The second, and I think just as important thing we teach is that this method is about the whole person. This is not a biology lesson, though that is part of what we teach. We rely heavily on the Humanae Vitae and the teachings of Pope John Paul II. Through this we look at the whole person and explain the important role of the couple in making this successful. We cover how the husband and wife’s active participation can not only help to make this a success but can also help to strengthen their marriage. Respect for the entire person is probably the most important thing we stress.

Why now:

There are a number of reasons that we are approaching you now. As I said my wife and I have been teaching for about 12 years, our class sizes are almost always small, which works out well for us, but they are also few and far between, which is not so good. In the past several years we have noticed that our classes are filled more and more by Protestants that really want a method that works naturally and will help them build their marriage. We welcome the chance to teach our protestant brothers and sisters, and hope that we can continue to teach them this wonderful method, and open their eyes to the Catholic Church in the process. What is disturbing is that while we are getting more and more Protestants we are getting fewer and fewer Catholics.
In this day and age, with divorce rates climbing and marriage itself under attack, stressing the Church’s teachings on the whole person seems only appropriate. Also with the number of couples seeking out fertility treatments, learning how to read the bodies language of fertility is a highly sought after skill.

How we can help:

We understand that this can be a difficult subject to talk about. It can be hard for a priest, with all that entails, to approach an entire congregation and say, “You can’t use contraception.” I know the looks I get when I start talking about this because I am a “guy” and I am a married man with kids to boot, so I do understand. So what can we offer to help you:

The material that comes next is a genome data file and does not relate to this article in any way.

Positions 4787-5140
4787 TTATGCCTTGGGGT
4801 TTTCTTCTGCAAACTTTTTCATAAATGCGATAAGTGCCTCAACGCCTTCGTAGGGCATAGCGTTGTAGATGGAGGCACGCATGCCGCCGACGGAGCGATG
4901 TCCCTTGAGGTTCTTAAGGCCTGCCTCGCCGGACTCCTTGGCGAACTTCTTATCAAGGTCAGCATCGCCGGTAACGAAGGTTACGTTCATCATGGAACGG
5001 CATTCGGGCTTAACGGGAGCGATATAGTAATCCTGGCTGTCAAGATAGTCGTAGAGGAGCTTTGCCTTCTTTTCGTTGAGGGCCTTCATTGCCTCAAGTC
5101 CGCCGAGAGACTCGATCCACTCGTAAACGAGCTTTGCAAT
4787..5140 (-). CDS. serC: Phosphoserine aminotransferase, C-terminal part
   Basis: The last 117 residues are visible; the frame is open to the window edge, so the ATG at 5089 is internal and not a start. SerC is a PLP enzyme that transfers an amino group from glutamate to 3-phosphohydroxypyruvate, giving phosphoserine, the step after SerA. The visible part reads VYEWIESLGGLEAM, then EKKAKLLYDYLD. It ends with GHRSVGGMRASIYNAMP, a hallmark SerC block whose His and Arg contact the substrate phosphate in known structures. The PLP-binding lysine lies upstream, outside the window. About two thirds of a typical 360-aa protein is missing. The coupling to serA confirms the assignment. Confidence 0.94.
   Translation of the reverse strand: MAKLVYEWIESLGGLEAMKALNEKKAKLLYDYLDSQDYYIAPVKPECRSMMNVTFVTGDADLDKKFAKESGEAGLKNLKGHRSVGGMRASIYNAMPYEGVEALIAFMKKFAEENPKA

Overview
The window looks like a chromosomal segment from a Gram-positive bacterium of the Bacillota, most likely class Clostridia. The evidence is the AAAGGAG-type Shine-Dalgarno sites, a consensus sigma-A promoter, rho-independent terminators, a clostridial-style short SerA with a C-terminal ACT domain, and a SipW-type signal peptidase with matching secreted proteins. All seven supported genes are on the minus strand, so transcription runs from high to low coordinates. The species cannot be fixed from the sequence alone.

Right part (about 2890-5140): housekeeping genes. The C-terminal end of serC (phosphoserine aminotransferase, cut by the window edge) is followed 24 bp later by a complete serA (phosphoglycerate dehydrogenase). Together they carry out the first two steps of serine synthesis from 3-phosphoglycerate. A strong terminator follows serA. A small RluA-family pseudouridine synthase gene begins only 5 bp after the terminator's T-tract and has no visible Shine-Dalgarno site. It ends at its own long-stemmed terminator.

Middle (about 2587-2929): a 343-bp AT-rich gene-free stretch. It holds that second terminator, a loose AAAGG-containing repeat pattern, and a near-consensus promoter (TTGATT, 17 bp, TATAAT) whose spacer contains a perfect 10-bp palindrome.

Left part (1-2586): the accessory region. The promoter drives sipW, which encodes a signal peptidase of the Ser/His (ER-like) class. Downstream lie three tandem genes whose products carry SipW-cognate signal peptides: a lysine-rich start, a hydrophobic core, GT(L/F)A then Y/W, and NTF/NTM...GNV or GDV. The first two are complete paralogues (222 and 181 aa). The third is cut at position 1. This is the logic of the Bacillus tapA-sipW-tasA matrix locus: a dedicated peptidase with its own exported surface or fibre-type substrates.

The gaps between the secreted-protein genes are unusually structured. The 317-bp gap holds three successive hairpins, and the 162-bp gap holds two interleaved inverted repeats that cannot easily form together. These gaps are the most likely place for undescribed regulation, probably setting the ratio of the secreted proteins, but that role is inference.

• First, we offer the classes.
  • The classes are taught in three session over the course of three months.
  • Each session lasts about 2 hours.
  • We can teach to both married and engaged couples.
  • We teach them on demand when we get interested couples.
  • The classes are about $120 that covers the books and materials.
  • Let me take a moment to say that CCLI is a non profit. All of the teaching couples are volunteers and all of the money from the classes goes into making the program better.
  • It this chapter’s policy to never turn a couple away. Scholarships are available, but I personally would rather pay for it out of my own pocket than to turn a couple away.
  • We can speak as part of your Pre-cana programs.
  • We can speak during Mass, after communion and before the final blessing is a great time.
  • We can speak at pretty much any occasion where you have a group of husbands and wives or future husbands and wives.
  • I won’t speak for the rest of the husbands but I will also gladly to talk to groups of husbands or future husbands in situations where it would be better to have a guy talking. (Things like a men’s prayer meeting or a men’s retreat.)

Our talks can range from: A brief overview of what NFP is about to a personal statement about why we use NFP and anything in the middle.

As you can see we can help in many ways. We invite you, to contact us for more information, or discuss other ways that we can be of service to you. Please feel free to contact us by phone or e-mail.

Our Phone number is: ###-###-####
Our email address is: *****.*****@*****.***

Thank you and God Bless,
Jeffrey Hite